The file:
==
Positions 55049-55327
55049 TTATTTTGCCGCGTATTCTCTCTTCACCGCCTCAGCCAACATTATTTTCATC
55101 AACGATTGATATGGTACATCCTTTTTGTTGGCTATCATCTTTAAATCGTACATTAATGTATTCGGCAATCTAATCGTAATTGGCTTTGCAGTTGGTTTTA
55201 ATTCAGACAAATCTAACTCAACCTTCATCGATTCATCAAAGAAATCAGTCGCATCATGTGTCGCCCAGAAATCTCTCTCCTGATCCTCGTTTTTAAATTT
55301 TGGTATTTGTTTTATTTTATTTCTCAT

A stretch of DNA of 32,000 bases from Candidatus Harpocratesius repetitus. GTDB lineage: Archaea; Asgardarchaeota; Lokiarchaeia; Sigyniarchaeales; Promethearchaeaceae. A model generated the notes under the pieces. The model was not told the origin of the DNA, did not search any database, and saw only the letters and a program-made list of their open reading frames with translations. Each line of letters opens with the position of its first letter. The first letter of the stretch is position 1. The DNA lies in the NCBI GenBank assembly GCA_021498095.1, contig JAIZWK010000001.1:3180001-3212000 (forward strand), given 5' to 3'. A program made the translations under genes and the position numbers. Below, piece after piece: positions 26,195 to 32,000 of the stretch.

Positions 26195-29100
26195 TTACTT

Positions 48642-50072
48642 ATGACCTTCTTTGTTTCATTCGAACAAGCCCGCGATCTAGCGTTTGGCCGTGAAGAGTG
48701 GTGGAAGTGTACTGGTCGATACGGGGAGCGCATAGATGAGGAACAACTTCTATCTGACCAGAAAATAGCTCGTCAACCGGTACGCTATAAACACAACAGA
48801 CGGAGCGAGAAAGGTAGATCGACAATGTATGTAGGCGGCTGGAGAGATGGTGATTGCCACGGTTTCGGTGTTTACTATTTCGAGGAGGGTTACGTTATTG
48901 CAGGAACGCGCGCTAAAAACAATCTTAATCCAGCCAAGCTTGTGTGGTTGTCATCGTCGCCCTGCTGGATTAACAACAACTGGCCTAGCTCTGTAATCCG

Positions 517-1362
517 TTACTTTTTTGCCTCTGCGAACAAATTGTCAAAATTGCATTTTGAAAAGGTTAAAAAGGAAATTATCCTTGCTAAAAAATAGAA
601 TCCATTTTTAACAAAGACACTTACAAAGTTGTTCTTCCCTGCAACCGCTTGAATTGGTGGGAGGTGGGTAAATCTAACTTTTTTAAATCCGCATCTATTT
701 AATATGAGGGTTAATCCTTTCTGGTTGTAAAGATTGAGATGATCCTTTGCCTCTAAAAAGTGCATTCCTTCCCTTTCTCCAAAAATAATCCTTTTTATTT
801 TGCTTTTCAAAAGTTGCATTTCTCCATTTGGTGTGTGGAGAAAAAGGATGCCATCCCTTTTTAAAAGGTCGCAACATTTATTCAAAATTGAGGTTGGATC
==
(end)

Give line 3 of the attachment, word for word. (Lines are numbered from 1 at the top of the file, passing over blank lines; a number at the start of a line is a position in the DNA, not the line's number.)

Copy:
55101 AACGATTGATATGGTACATCCTTTTTGTTGGCTATCATCTTTAAATCGTACATTAATGTATTCGGCAATCTAATCGTAATTGGCTTTGCAGTTGGTTTTA